I tell you, between Tin Pan Alley and Manny's and now this, music lovers in this City are suffering. Suffering.

21 February 2009

Iconic Neon Gets Its Due in Paper of Record

The New York Times' Christopher Gray delves into the critical topic of the City's landmark neon signs and their preservation on a Feb. 19 piece. The subject is much in the news lately due to the removal of the widely familiar P&G Cafe sign at 73rd and Amsterdam. The sign was landmarked and, while the owners, who are moving their business uptown, had the right to remove the sign, they apparently did not follow exact City protocol in doing so.

Gray, one of my favorite Gray Lady scribblers, talks about many of the signs that Lost City has obsessed over for years, including the Dublin House, Russ & Daughters and Gringer Appliances. And he does some nifty homework.

Gray notes that, "of a sample of a dozen notable neon signs in Manhattan, the earliest appears to be from 1933: that of Dublin House, a bar at 225 West 79th Street. Its sign was commissioned by the lessee, the Dublin-born John P. Carway, for whom E. G. Clarke Inc. designed a great two-sided sign with a green harp, and “BAR” and “TAP ROOM” flashing on and off — a masterpiece in neon."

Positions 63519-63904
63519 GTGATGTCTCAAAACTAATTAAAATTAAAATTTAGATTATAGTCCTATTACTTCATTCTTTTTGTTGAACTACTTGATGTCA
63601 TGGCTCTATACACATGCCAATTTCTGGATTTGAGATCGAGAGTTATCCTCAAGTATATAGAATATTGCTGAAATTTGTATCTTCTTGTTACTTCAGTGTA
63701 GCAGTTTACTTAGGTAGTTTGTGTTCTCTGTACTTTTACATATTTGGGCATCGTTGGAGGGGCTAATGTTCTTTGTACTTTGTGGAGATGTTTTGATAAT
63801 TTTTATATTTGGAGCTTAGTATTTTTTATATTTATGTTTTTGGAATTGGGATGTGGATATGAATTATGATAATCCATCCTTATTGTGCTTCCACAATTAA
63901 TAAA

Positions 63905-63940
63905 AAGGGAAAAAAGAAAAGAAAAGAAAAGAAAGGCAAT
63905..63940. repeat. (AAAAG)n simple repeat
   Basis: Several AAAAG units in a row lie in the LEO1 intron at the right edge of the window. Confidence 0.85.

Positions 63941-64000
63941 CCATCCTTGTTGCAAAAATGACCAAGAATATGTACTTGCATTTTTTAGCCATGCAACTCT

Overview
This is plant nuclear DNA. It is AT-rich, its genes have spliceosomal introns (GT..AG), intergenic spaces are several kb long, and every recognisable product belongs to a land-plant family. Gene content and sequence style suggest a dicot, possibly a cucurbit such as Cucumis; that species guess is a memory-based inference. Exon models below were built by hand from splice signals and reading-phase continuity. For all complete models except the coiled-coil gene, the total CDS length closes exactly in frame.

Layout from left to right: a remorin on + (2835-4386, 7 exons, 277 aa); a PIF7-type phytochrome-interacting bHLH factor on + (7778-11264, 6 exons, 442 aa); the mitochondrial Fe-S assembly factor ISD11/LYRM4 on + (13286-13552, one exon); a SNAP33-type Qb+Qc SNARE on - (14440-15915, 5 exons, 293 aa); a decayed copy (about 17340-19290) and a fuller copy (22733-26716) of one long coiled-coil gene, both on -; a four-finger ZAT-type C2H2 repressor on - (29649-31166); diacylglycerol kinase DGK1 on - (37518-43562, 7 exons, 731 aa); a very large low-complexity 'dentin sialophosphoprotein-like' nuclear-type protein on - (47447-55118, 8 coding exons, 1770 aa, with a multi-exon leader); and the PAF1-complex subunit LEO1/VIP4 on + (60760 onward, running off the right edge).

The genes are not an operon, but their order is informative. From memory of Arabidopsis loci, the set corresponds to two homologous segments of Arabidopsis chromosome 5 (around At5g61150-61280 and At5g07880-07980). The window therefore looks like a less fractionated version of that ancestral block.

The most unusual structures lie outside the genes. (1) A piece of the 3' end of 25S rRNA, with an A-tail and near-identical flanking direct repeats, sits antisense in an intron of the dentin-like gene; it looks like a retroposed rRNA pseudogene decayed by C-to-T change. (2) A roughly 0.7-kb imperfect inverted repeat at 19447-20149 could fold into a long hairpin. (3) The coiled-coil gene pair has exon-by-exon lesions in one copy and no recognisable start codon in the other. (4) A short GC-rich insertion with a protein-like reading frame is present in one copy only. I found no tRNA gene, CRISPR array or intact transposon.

Finally, someone at the Paper of Record says what we all know: certain neon signs are masterpieces, and should be protected and cherished.

We also learn about Charles Karsch, a Yiddish-speaking immigrant, and a master of neon art. He created the signs for the White Horse Tavern, Gringer Appliances and P&G! That's like saying one architect was responsible for the Empire State Building, the Chrysler Building and the Woolworth Building. There should be a statue of him somewhere in the City! How many hundreds of hours of joy has he brought to generations of New Yorkers?

Gray also discovers that the cost of restoring old neon is not an argument against doing it:

Mr. Friedman said that his firm was making more neon signs than ever. And there is plenty of neon innovation out there, like the tumbled letters of BAR that proclaim the Essex Street Alehouse on Essex near Houston Street, and the moody blue script of the Nightingale, a lounge on Second Avenue at 13th Street.